The NHS bill was hideously complicated and virtually unreadable. Critics claimed this was intentional, serving to hide the bill’s true purpose – selling off more and more of the NHS to private companies. The British Medical Association denounced the bill as ‘complex, incoherent and not fit for purpose, and almost impossible to implement successfully, given widespread opposition across the NHS workforce’.

In a rare instance of BBC Question Time actually putting a senior politician on the spot about something that matters, Dr Phil Hammond challenged Andrew Lansley, Secretary of State for Health, on the disaster the bill would create for genuine health care, for cooperation between medical professionals and for basic human compassion. Imagine if news editors and journalists had been consistently making this kind of challenge in the 14 months before the bill became law.

‘People Will Die’ – The End Of The NHS. Part 2: Buried By The BBC

Along with the NHS, the BBC is supposed to epitomise the best of British institutions. The BBC has a duty, enshrined in its Charter, to report objectively on stories of national and international interest. The NHS affects every man, woman and child in the country. And yet we suspect very few members of the public realise what has just happened to their health care system.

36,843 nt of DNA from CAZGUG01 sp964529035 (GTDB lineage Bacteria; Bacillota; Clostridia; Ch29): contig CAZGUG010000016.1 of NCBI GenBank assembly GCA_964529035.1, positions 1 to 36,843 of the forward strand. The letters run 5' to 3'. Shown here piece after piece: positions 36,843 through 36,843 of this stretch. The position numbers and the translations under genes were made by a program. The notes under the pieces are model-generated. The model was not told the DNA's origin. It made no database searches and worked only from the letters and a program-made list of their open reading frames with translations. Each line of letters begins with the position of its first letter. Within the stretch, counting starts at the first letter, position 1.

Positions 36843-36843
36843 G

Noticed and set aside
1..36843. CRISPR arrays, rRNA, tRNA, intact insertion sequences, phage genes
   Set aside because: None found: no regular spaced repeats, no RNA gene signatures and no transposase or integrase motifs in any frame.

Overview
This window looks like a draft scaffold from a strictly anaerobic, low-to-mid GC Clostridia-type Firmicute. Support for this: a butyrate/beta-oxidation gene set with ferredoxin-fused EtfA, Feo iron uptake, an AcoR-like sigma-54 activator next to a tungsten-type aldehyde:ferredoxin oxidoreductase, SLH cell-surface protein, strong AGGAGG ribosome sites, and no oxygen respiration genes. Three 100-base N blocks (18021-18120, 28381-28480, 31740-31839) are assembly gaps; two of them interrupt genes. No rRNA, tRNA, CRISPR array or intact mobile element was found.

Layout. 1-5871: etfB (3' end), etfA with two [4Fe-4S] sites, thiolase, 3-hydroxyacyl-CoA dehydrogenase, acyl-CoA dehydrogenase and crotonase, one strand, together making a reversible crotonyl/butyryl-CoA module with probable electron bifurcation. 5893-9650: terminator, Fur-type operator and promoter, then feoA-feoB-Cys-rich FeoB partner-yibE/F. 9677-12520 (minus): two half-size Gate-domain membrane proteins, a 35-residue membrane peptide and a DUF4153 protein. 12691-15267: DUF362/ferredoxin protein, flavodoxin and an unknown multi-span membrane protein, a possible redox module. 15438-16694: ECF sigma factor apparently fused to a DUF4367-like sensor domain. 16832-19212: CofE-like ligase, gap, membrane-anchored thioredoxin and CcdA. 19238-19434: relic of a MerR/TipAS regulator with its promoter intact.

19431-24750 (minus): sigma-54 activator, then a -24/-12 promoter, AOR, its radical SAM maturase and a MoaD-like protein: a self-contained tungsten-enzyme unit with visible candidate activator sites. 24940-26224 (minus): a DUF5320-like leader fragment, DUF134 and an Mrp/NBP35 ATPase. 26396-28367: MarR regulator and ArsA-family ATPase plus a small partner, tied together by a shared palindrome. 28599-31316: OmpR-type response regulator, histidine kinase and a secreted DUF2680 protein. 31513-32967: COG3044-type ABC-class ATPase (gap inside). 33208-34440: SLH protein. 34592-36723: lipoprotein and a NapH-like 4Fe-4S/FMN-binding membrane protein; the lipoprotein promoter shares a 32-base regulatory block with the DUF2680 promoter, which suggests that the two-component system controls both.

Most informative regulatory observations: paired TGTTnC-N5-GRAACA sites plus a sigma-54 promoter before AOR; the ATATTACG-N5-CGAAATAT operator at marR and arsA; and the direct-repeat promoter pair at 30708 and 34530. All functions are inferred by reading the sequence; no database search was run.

The BBC mostly failed to cover the story, and otherwise offered coverage heavily biased in favour of the government’s perspective. On the very day the bill passed into law, the tag line across the bottom of BBC news broadcasts said ‘Bill which gives power to GPs passes’. The assessment could have come from a government press release, spin that has been rejected by an overwhelming majority of GPs. The BBC has also repeatedly failed to cover public protests, including one outside the Department of Health which stopped the traffic in Whitehall for an hour.

It is nigh-on impossible for Media Lens, with our meagre resources, to closely monitor the prodigious output of BBC television and radio news; even on a single topic. But one activist who has been following the NHS story closely over an extended period sent us this last month:

‘For the past two years there has been so little coverage of this bill that even as some were desperately fighting to stop it – through e-petitions, lobbying campaigns and even demonstrations – many people did not appear to be even aware of it. I have been on a demonstration in which people sat down in the road in Whitehall, outside the Department of Health and blocked the traffic, yet this was not mentioned at all on the news.

‘When the BBC have reported on the bill they have been sparse with their explanations of its implications or the reasons why so many – including most medical professionals – have objected to it. They have tended to limit their comments to those of the type “Some people say it’s privatisation” without explaining why or exploring the issue.

‘There have not been – as we might have expected for so momentous a change – debates on the Today Programme, on BBC Newsnight, or blackground analysis programmes, with politicians being challenged and questioned on the policy. Radio 4 ran a programme at 8pm [The Report, on March 22, 2012] which appeared to be very biased in favour of the bill, with opposing views not adequately represented. Contrast this programme with this article by Hackney Keep Our NHS Public (KONP)